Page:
Section 1: Confusing terminology................................................................................................................... 3

    Section 2: How water availability influences crop production ....................................................................... 5

    Section 3: New irrigation techniques: a farmers choice ................................................................................ 7

    Section 4: Conclusions .................................................................................................................................... 9

    Section 5: References ................................................................................................................................... 10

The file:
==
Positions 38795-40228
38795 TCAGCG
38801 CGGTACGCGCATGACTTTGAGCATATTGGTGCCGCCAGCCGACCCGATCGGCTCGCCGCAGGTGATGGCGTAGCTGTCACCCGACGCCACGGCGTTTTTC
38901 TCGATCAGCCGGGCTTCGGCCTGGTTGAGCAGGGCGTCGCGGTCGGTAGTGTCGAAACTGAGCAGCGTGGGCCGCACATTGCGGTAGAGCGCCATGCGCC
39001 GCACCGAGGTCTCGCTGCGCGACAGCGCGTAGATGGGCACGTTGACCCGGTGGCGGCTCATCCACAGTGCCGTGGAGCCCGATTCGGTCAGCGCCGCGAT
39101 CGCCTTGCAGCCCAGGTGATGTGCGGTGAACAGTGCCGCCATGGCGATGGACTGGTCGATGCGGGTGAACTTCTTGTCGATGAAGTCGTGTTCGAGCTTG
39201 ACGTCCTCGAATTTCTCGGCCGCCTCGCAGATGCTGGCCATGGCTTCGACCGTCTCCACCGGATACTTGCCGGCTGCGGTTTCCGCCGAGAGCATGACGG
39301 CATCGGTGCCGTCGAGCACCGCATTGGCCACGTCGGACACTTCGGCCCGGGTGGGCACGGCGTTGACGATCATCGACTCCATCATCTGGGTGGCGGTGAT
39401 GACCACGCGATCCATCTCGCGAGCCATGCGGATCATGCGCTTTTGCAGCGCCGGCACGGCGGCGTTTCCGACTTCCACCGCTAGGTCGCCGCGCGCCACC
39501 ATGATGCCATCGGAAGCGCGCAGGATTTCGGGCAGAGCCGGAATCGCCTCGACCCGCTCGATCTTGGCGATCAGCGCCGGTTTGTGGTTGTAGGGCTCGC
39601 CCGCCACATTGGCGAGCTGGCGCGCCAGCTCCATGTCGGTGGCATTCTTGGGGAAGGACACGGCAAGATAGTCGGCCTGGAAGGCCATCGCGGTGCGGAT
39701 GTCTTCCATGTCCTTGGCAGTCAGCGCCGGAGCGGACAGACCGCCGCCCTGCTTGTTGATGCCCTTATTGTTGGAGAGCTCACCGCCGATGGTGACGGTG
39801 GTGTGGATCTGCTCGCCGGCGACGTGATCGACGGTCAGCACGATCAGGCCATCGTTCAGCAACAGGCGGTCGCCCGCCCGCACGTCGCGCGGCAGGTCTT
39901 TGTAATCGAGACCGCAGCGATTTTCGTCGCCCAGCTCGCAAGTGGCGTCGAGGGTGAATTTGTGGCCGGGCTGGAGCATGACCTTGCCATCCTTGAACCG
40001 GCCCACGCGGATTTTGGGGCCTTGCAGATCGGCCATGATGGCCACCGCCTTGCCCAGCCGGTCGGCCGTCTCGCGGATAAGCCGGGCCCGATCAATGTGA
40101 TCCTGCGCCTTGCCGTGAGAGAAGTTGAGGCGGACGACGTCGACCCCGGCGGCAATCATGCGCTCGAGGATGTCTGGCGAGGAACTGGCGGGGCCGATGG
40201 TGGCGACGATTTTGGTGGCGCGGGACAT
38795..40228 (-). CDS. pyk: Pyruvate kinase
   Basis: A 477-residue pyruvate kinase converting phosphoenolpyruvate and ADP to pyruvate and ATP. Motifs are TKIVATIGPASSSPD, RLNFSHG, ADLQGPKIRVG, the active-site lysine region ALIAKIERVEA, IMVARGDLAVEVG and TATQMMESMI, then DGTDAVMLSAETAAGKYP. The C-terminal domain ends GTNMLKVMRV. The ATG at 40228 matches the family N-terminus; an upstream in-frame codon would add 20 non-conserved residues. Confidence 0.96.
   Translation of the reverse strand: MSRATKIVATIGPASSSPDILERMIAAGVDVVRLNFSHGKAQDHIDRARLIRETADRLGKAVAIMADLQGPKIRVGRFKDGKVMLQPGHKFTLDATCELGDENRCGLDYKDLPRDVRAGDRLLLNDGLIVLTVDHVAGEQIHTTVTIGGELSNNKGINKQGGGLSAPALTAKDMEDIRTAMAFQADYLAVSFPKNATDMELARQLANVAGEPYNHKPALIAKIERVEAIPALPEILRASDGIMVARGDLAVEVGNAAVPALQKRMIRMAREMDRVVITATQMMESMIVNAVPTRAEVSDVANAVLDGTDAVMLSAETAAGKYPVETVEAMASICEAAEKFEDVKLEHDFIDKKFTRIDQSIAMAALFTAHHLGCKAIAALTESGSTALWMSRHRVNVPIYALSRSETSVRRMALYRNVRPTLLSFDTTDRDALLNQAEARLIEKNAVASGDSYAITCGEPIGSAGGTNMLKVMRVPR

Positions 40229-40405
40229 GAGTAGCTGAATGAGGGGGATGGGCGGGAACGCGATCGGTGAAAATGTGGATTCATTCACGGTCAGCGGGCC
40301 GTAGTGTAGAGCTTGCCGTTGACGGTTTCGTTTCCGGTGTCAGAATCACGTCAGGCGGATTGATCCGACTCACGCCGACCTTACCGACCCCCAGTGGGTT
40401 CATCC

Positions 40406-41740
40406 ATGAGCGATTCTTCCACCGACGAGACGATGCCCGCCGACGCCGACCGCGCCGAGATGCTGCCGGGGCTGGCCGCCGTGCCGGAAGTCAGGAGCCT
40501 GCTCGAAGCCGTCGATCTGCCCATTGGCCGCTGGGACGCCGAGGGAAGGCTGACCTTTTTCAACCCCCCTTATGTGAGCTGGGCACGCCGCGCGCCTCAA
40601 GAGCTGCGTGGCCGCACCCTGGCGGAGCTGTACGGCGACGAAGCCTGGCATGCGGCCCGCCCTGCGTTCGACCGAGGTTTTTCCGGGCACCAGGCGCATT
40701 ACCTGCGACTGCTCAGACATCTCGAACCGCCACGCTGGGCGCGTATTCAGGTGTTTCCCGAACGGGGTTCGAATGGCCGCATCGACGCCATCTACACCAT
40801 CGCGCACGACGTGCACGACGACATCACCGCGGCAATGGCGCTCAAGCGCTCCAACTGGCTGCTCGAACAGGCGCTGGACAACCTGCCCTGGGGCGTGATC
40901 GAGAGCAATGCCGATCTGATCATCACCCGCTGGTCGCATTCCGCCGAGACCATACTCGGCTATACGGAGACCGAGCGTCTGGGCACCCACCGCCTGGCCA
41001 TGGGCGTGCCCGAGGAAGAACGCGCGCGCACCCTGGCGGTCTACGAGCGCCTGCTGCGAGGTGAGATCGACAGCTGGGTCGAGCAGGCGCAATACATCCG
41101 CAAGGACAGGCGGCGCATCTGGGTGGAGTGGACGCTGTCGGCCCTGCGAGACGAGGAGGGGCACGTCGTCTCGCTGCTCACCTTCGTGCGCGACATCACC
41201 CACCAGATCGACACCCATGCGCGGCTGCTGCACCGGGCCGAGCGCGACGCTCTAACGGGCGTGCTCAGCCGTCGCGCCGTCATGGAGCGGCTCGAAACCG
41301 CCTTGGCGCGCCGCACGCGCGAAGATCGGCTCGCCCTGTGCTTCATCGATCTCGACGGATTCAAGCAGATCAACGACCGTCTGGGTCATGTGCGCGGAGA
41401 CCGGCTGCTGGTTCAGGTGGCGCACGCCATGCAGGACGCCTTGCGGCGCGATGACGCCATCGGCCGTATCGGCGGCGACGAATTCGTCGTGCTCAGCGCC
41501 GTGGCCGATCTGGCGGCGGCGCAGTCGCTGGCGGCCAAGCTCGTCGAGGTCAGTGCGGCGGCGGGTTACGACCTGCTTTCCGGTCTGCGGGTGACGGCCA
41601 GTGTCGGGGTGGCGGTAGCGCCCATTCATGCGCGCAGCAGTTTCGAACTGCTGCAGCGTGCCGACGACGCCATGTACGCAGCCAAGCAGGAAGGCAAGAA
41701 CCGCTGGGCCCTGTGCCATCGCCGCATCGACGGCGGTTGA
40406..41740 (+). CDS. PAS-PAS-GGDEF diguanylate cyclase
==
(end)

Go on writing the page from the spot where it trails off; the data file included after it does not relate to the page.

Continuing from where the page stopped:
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    SECTION 1: CONFUSING TERMINOLOGY A) Water Accounting Hydrology and irrigation engineering are two distinct fields with their own merits. They have both developed water accounting terminologies, which are sometimes misleading. Field Hydrology (including hydrogeology) Irrigation engineering Description The study of the movement,

    distribution and quality of water throughout the earth.

    The study of interventions designed to utilise surface/ground water flows for crop application where rainfall is insufficient to meet crop demand.

    Unit of analysis Catchment basin, hydrological cycle Individual fields, irrigation projects Major merits Understanding of water flows Design and operation of irrigation